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Wu Kanghuan, 7, digs potatoes in a field in Putong village, Zhanjiang. In some rural areas, left-behind children become a part of the labor force, often working on family farms. [Photo/Zhanjiang Daily]
In China, Spring Festival is not only a celebration of discarding the old and bringing in the new, but also a traditional time for family reunions. However, for those left-behind children in remote areas, spending the holidays with their parents is a dream difficult to realize.
The city of Zhanjiang in South China's Guangdong province is exploring a new way to take care of left-behind children with a strategy utilizing "Internet Plus".
In recent years, more and more young parents in Zhanjiang have been forced to leave rural areas and go to big cities to look for work, leading the number of left-behind children in Zhanjiang reaching 100,000.
Those children are supposed to be the apple of their parents' eye, but 70 percent of left-behind children do not get to see their parents annually. Most of the children are left with their grandparents and face problems such as poor education and living conditions, as well as their emotional needs not being met.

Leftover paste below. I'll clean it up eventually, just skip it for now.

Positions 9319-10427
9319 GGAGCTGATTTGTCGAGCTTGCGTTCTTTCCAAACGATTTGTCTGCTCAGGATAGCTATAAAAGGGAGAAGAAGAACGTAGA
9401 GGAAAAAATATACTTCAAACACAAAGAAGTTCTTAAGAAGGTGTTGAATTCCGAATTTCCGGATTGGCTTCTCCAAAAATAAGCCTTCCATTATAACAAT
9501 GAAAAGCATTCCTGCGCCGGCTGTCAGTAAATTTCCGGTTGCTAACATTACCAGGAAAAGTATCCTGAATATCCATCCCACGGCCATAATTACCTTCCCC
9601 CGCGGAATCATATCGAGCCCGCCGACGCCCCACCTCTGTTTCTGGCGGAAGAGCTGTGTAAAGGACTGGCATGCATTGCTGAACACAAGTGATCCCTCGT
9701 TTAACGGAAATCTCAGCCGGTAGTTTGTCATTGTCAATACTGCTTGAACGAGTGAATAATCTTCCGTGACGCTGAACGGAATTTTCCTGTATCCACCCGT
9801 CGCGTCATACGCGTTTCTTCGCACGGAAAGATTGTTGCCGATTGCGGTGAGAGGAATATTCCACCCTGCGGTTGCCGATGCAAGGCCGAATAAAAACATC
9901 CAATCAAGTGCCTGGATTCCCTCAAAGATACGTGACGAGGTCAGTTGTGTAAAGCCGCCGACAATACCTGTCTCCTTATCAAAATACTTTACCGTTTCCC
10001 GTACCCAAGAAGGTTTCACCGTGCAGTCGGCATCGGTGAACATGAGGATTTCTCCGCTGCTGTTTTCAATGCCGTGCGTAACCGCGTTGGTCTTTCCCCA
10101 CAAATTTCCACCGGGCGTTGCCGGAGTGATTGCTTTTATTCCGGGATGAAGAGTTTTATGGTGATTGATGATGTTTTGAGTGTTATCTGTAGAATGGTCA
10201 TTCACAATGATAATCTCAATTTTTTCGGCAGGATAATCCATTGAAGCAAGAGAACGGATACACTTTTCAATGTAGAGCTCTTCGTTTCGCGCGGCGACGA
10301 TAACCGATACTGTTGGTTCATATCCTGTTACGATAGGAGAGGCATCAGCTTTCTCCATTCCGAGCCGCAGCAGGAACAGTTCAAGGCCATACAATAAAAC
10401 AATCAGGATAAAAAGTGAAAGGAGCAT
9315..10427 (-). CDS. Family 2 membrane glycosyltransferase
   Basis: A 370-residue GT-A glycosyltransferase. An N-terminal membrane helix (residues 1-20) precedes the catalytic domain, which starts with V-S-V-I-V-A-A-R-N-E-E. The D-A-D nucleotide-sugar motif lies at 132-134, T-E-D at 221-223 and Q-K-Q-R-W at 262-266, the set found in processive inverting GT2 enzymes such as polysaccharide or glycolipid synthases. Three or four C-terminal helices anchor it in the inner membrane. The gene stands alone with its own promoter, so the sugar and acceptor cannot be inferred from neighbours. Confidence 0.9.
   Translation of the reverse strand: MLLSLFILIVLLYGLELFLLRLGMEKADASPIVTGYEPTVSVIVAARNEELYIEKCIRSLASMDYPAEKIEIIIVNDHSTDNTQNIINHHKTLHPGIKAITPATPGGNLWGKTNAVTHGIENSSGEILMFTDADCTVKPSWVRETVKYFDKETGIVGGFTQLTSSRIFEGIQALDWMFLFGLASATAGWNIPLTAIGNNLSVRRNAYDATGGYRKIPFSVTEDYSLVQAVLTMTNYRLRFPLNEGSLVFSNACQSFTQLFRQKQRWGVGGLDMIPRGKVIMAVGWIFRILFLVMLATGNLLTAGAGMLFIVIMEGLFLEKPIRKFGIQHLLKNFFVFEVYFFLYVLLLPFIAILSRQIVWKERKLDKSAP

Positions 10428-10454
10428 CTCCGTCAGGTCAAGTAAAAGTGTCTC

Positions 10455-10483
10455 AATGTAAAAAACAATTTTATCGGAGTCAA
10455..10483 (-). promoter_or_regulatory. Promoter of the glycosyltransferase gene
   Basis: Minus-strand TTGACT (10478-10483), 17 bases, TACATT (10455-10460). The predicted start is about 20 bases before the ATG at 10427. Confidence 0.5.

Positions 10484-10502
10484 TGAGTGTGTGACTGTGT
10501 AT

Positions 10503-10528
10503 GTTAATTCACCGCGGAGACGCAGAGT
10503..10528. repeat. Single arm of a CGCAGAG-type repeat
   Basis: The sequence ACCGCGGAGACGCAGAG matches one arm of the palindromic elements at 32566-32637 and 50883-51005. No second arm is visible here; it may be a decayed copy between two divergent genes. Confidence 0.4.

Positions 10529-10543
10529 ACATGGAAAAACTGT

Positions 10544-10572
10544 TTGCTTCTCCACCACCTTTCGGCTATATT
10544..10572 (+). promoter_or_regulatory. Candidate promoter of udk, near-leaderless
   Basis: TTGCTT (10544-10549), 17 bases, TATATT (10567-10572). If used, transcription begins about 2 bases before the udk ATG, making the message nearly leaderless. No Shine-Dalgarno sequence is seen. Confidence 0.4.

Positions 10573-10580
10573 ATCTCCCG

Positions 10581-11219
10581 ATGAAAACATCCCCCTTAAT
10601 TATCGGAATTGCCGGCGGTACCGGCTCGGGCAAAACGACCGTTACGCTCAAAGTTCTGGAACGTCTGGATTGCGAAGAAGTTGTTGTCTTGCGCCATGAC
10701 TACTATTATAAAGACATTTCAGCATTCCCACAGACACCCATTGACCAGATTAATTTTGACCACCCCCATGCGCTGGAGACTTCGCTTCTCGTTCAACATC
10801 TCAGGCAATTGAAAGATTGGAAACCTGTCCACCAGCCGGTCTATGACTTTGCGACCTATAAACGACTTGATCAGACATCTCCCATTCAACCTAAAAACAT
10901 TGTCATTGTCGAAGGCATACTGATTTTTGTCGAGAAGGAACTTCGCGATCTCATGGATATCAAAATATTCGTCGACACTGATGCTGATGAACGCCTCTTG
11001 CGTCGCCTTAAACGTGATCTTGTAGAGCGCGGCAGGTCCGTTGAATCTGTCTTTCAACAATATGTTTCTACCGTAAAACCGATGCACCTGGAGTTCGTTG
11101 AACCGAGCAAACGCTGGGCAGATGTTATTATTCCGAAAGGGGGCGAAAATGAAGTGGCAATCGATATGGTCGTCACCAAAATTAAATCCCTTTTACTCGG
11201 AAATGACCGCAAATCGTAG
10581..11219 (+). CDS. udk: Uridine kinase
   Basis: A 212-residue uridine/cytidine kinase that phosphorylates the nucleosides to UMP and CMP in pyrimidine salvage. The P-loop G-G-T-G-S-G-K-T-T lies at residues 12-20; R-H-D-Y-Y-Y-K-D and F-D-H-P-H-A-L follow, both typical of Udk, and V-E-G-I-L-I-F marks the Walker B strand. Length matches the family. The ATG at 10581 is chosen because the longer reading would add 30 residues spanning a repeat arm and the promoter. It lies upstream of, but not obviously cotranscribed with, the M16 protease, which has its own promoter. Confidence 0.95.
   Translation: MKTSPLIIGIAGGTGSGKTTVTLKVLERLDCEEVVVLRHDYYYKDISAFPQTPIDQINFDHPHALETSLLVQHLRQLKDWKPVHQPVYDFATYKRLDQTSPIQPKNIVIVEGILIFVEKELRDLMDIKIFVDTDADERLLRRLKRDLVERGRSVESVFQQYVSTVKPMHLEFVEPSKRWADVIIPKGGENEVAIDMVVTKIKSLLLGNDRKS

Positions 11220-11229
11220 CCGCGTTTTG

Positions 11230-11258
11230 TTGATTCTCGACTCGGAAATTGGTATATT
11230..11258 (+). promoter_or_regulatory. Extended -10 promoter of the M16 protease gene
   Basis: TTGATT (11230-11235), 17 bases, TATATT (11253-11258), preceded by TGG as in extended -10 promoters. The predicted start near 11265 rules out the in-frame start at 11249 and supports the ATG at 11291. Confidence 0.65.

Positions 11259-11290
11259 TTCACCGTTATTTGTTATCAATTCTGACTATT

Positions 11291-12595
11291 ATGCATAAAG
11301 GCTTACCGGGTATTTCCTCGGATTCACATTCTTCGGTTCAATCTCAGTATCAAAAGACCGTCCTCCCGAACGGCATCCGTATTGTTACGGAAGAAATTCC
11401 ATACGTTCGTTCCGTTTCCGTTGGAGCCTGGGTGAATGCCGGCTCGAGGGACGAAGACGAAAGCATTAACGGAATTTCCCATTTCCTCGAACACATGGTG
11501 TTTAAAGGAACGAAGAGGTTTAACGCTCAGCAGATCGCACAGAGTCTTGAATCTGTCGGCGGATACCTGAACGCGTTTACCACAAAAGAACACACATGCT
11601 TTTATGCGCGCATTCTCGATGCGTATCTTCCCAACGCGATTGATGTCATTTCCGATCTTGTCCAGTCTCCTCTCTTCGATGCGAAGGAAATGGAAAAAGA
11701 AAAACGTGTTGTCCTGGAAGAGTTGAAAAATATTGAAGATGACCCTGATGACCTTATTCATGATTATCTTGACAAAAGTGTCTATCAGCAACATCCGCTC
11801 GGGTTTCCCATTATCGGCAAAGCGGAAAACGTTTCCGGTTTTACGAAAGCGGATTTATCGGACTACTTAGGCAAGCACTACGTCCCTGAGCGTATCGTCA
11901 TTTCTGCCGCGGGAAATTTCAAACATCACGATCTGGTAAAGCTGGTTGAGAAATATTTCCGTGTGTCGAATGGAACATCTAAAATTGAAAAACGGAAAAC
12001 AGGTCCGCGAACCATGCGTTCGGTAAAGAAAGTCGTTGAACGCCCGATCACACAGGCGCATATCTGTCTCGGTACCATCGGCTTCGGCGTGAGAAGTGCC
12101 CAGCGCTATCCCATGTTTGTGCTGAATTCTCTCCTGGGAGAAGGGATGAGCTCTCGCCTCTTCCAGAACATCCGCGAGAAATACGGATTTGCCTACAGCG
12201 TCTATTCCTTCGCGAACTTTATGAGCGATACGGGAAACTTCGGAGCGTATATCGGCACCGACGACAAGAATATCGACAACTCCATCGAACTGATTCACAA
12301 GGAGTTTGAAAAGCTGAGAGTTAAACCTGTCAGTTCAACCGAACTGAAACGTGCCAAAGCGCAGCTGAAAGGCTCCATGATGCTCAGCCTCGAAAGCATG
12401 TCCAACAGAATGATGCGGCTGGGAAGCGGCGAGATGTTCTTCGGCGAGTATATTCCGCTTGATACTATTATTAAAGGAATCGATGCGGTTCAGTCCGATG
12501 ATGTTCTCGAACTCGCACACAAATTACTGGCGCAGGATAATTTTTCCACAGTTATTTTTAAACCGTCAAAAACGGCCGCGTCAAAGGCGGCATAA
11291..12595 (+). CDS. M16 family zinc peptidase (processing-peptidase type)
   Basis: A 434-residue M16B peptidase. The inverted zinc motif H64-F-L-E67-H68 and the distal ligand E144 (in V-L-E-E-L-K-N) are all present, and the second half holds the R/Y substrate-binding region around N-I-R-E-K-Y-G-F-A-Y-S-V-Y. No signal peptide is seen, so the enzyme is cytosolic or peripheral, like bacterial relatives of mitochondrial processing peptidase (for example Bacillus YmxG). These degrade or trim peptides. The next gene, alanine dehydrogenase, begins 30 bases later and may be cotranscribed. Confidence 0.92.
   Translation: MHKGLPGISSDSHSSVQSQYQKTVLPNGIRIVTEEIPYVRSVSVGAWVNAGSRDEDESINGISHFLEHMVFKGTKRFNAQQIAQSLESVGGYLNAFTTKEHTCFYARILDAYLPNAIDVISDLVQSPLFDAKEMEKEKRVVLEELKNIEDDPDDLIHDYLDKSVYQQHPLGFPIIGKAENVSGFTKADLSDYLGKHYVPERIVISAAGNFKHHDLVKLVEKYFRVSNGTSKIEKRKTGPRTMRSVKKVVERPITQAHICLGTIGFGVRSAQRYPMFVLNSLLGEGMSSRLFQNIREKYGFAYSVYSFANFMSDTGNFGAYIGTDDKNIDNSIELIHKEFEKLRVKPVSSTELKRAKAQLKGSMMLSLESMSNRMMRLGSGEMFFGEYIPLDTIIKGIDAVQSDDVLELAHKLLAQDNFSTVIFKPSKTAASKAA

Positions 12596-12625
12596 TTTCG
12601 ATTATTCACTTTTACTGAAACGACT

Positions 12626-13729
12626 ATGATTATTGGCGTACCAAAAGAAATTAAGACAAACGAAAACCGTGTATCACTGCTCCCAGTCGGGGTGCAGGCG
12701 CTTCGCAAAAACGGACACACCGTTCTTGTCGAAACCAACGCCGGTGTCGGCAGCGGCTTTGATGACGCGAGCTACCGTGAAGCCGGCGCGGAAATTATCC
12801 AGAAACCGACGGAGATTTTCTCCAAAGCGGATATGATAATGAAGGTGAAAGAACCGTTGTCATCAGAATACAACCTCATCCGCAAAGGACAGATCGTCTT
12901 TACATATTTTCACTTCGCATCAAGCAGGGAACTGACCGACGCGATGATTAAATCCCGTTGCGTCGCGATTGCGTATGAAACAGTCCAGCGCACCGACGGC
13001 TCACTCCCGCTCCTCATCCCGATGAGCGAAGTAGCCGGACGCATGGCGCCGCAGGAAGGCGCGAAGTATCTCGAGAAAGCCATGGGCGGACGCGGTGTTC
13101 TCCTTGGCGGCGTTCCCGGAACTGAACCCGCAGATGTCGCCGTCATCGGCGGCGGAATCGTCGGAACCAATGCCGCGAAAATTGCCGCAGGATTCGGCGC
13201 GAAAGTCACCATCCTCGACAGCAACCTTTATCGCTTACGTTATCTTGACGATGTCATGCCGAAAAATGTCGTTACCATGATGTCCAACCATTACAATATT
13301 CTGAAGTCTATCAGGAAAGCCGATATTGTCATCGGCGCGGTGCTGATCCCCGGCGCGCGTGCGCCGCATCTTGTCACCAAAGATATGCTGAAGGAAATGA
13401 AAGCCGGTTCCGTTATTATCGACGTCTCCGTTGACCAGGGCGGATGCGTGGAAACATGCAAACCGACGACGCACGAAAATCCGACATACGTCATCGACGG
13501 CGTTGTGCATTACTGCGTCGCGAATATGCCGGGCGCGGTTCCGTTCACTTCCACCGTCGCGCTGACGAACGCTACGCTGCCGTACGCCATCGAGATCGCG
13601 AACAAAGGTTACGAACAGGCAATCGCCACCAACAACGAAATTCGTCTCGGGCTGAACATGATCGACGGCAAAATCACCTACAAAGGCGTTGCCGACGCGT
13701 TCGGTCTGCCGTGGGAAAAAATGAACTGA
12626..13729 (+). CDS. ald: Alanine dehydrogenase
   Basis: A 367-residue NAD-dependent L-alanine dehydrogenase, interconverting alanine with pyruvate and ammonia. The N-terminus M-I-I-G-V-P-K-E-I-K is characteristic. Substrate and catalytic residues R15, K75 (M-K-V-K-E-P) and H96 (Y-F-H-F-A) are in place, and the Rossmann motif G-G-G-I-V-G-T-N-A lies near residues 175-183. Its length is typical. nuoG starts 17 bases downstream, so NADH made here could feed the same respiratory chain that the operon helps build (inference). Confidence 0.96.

A left-behind child learns computer skills at Wuhe Primary School in Potou district, Zhanjiang. [Photo/Zhanjiang Daily]
Zhanjiang municipal government has made left-behind children a priority. In 2014, Zhanjiang Women's Federation received 1 million yuan ($152,000) from the Children's Fund of China. With the money, it transformed 20 schools with high populations of left-behind children into "happy homes" and formed service teams consisting of full-time workers, professional social workers and volunteers.
The "happy homes" for left-behind children are equipped with telephones and computers. Students are able to make phone calls or video chat with their parents regularly.
In 2015, the city added five "happy homes", trying to create a healthy and harmonious social atmosphere for left-behind children.
Wuhe Primary School in Zhanjiang's Potou district is a part of the "happy homes" project. The school has 154 students with 74 of them being left-behind children. The district's women's federation recorded the living conditions, learning environment and family education of those left-behind children and made "growth files" for them.
As a special group that has resulted from the process of urbanization, left-behind children need care from families, schools and the whole society.